In an April 2020 article published in this website, I named Sembcorp Marine Ltd (SGX: S51) as a company that could face a liquidity crisis.
“Another one of Temasek’s investments, Sembcorp Marine could face a similar fate to Singapore Airlines. Sembcorp Marine is highly dependent on the health of the oil industry and faces major disruptions to its business amid tumbling oil prices (oil prices are near 20-year lows now).
Like Neo Group, Sembcorp Marine has more short-term debt than cash on its balance sheet. That’s extremely worrying given that credit may dry up during this trying time. As of 31 December 2019, Sembcorp Marine had S$389 million in cash and a staggering S$1.42 billion in short-term borrowings. In addition, the company had S$2.98 billion in long-term debt.
And let’s not forget that Sembcorp Marine also has heavy expenses. In the quarter ended 31 December 2019, Sembcorp Marine racked up S$29 million in finance costs alone and also had a negative gross margin. The company also spends heavily on capital expenditures just to maintain its current operations. Sembcorp Marine was free cash flow negative in 2019 after spending S$316 million in capital expenditures.”
Surviving but at what cost?
Back then, it was pretty clear to me that Sembcorp Marine was in a fight for survival. The company was bleeding cash and had more than a billion dollars in debt to pay in the next 12 months. It didn’t have enough cash on hand to repay its borrowings and was also facing heavy ongoing operational expenses.
True enough, my guess that Sembcorp Marine would go down the same route as Singapore Airlines has played out. In the year and a quarter since my article, the company has raised a significant amount of cash through two rights issues, massively diluting shareholders.
On 2 September 2020, Sembcorp Marine closed its first rights issue, raising S$2.1 billion and at the same time, increasing its number of shares outstanding from 2 billion to 11.4 billion. Sembcorp Marine used S$1.5 billion to pay off debt and the rest to shore up its balance sheet but it also diluted existing shareholders massively. Even shareholders who bought up their full allotment of the rights issue would have suffered painful shareholder value destruction.
But this was not the end of it. On 24 June 2021, the company proposed to raise an additional S$1.5 billion through another rights issue of up to 18.8 billion shares. The full allotment will definitely be filled as DBS has underwritten a third of the shares and Sembcorp Marine’s major shareholder, Temasek (one of the Singapore government’s investment arms), has agreed to take its full allotment and any remaining rights. This second rights issue will increase the share count by another 150%.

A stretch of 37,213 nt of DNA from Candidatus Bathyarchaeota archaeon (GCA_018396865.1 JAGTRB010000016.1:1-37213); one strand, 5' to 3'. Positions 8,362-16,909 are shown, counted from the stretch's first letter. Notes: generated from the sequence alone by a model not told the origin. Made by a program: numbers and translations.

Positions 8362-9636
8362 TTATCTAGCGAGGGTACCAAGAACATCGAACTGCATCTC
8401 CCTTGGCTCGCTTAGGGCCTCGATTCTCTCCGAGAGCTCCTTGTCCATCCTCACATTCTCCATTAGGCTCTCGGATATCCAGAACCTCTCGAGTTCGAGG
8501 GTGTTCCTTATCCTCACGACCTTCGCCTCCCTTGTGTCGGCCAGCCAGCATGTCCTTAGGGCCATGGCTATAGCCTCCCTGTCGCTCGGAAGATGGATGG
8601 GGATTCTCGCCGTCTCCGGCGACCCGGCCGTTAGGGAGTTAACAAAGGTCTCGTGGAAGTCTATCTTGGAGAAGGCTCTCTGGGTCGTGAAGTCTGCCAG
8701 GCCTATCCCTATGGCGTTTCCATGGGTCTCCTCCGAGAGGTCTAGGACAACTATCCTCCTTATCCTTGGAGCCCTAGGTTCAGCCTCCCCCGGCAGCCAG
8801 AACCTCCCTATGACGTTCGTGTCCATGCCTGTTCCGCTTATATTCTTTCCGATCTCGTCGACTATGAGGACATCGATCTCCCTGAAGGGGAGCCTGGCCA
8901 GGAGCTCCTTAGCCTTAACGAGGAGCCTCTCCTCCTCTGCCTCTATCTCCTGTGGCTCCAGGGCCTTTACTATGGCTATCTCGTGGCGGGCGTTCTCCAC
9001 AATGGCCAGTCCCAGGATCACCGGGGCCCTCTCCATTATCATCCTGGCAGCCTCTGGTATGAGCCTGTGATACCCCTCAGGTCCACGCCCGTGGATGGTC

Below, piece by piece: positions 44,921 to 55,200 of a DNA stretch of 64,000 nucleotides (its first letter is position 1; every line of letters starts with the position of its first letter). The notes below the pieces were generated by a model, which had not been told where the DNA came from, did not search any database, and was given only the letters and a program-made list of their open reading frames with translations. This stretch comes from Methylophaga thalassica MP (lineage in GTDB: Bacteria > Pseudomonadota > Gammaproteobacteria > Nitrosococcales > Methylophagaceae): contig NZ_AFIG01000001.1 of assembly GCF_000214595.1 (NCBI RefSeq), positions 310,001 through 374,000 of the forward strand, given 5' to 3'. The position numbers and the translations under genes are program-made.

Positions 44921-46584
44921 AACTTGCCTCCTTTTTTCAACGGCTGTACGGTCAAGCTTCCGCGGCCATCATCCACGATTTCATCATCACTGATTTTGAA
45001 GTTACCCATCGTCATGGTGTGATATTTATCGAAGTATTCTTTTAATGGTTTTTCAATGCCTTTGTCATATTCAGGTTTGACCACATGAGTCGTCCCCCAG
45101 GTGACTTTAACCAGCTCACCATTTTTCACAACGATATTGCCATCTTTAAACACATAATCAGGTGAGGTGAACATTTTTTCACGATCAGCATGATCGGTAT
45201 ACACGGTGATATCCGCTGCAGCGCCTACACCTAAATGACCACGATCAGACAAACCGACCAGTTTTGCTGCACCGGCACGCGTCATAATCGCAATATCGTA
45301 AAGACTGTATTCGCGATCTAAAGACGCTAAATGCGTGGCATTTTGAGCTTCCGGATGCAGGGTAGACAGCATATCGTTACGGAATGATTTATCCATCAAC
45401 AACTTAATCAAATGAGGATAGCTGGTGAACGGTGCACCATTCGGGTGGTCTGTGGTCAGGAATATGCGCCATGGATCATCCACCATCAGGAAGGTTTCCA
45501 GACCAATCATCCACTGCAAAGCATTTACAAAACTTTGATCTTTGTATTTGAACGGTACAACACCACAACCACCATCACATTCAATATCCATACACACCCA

When the dust eventually settles, the total number of shares outstanding would have risen from around 2 billion before the first rights issue to slightly more than 31 billion. That’s a staggering increase of more than 1,400%. Put another way, initial shareholders who owned the “original” 2 billion shares used to own 100% of the company. Today, these shares represent just under 7% of the company.
A tanking stock price
Unsurprisingly, the market has reacted appropriately to the massive dilution of Sembcorp Marine’s shareholders. Since I first wrote about Sembcorp Marine in April 2020, its share price has plunged by 72% from 33 cents per share to 9.3 cents per share.
Shareholders who bought into the first rights issue at 20 cents per share are already down more than 50% on that investment, even though the rights were priced at a discount to the “theoretical ex-rights price” back then.
And even after raising a combined total of S$3.1 billion through the two rights issues, Sembcorp Marine still has more debt than cash and is still facing the same old story of cash flow issues.
In the first half of 2021, the company, even with significant one-off working capital tailwinds, had a net cash outflow from operations of S$1.9 million. Excluding working capital changes, Sembcorp Marine had negative operating cash flow of S$479 million. Throw in the capital expenditure of S$23.7 million for the period to maintain operations, and the company is still burning significant amounts of cash.
Though the balance sheet is less leveraged now, the company is still not out of the woods yet. If things don’t turn around operationally, don’t be surprised to see another round of cash injections.
Just because a company is “too important to fail” doesn’t mean that shareholders will not face crippling losses. Although Sembcorp Marine seems to be a strategic asset that Temasek will continue to support, survival doesn’t mean shareholders are saved. On the contrary, while the company is in better shape today than in 2019, its shareholders are much worse off.
There were clear red flags for investors. Sembcorp Marine’s worsening free cash flow generation, poor near-term liquidity, and dependence on external factors that were beyond the company’s control (such as oil price movements) were major warning signs that investors should have been looking out for.
I feel for Semcorp Marine shareholders who have lost a chunk of their investment. But this episode also serves as an important lesson and a handy reminder on what red flags to look out for and how to avoid the next investing mistake.
Note: An earlier version of this article was published at The Good Investors, a personal blog run by our friends.
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Disclosure: Jeremy Chia does not own shares in any of the companies mentioned.